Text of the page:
Following the river, Mr. King discovered vast forests and the rushing waters of Vickery (Vickery’s) Creek. These natural resources inspired him to envision a mill, powered by the water, and a community close by.
In 1838, he began work on the first cotton mill and in 1839 it was incorporated as The Roswell Manufacturing Company. The company was extremely successful and expanded. Even a flouring mill was constructed. Orders for cloth, tenting, rope, flannels, and yarn poured in.
Mr. King offered homesites and investment opportunities to his friends and associates from coastal Georgia and a community was built. They constructed magnificent homes for themselves, cottages and apartments for mill workers, a general store near the mill, a church, and an academy to attend to the educational needs of the children.
Before Roswell King’s wife, Catherine, could move from Darien, she died, never seeing the town that would be named for her husband. Roswell King died in 1844. Their son, Barrington King, and his wife, Catherine Nephew King, worked to carry on his father’s dream.
There were several distinct styles of life in Roswell …. the prominent families, the mill workers who often labored 11-hour days, and the slaves. The issues of slavery and states rights would have a major impact on the town of Roswell. Secession of Georgia from the Union took place in January of 1861. By 1861, Roswell families, who could afford to do so, gathered as many personal possessions as possible, and began to refugee to safer areas. The Union cavalry, under the command of Brigadier General Kenner Garrard, arrived in Roswell on July 5, 1864. Retreating Confederate soldiers burned the covered bridge at the Chattahoochee River in order to slow the Union’s advancement. However, there was a river crossing called Shallowford (located on today’s Azalea Drive at the River Park). At Shallowford, in those early years, the river was only about waist deep. It was here that Union troops crossed the river.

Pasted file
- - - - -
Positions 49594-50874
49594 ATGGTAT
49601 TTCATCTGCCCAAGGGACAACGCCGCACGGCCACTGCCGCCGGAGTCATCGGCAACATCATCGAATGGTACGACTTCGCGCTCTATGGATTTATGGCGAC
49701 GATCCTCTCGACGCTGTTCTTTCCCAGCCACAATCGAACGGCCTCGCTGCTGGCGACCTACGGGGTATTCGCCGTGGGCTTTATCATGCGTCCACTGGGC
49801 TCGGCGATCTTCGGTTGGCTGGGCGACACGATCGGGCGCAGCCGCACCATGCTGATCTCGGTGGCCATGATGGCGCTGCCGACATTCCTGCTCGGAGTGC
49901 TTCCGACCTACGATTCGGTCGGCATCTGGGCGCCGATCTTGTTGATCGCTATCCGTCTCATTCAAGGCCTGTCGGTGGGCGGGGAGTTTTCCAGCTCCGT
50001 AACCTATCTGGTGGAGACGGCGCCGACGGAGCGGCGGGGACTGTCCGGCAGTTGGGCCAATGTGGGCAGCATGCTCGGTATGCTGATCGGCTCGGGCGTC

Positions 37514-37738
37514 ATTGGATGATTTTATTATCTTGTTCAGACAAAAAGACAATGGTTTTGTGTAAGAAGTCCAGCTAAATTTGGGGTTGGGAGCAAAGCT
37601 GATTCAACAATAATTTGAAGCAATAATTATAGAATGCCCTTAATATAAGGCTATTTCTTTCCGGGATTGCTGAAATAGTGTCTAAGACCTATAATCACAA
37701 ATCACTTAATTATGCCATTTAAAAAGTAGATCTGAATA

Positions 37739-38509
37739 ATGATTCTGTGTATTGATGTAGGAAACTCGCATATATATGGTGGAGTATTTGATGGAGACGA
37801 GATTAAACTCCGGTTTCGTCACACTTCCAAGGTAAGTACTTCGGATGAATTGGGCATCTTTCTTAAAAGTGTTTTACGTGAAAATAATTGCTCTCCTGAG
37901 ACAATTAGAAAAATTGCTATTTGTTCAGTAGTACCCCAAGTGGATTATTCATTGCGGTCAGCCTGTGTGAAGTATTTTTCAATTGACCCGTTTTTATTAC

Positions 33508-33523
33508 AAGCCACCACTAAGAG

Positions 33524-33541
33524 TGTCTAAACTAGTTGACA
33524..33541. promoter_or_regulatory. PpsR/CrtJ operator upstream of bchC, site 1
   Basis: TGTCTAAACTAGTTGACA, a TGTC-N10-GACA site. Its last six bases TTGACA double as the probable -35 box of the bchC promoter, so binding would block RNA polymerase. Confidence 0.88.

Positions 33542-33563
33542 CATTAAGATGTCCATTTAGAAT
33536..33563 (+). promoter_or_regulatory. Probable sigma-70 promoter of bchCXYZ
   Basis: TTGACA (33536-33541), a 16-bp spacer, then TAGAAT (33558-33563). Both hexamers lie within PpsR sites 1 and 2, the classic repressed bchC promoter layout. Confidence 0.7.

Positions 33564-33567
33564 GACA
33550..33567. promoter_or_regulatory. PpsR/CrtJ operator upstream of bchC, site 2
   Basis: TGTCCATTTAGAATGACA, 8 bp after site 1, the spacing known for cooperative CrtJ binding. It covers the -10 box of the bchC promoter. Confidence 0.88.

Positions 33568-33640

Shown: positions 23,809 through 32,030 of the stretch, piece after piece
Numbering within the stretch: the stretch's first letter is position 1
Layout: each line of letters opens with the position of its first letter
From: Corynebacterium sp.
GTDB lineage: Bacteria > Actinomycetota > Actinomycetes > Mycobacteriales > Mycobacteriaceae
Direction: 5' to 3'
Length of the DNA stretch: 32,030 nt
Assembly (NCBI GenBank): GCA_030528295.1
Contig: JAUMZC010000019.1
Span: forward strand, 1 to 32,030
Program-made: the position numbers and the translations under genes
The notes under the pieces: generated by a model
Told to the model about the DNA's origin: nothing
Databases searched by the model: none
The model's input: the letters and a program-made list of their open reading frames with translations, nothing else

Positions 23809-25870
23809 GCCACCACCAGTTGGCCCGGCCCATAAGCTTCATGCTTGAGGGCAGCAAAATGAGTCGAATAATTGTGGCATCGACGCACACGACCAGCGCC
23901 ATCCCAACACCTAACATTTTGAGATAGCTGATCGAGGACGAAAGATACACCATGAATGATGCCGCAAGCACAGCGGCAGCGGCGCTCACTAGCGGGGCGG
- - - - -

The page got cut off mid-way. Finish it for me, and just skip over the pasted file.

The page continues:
The fighting that took place involved the Spencer repeating rifle. This was the first time in U.S. History a rifle was used successfully under water during armed conflict. Theophile Roche, a French citizen, had been employed by the cotton mills and later the woolen mill. In an attempt to save the mills, he flew a French flag in hopes of claiming neutrality. However, the letters CSA (Confederate States of America) were found on cloth being produced. For two days the mill was spared, but on July 7, after it was proven that the neutrality claim was false, General Sherman ordered everyone connected with the mill to be charged with treason. The nearby cotton mill was also destroyed. Mill workers, most women and children since the men were fighting the war, were arrested, charged with treason and sent north to uncertain fates. One of the women involved in this tragedy was pregnant and working as a seamstress at the mill. She was sent north to Chicago, and left to fend for herself. It would take five years before she and her daughter would return, on foot, to Roswell, only to find that her husband had remarried because he thought she was dead.
Although the mills were destroyed, the magnificent homes and church were not. After the War, families returned to Roswell and began to pick up the pieces of their lives. The mills were rebuilt and the textile industry once again became a strong part of Roswell’s economy, until 1975.
Resources: Michael Hitt, Historian and author of Charged With TreasonRoswell Mills Camp 1547 – Roswell Historical Society, IncPhotos taken from Roswell: A Pictorial History – Roswell Historical Society, Inc.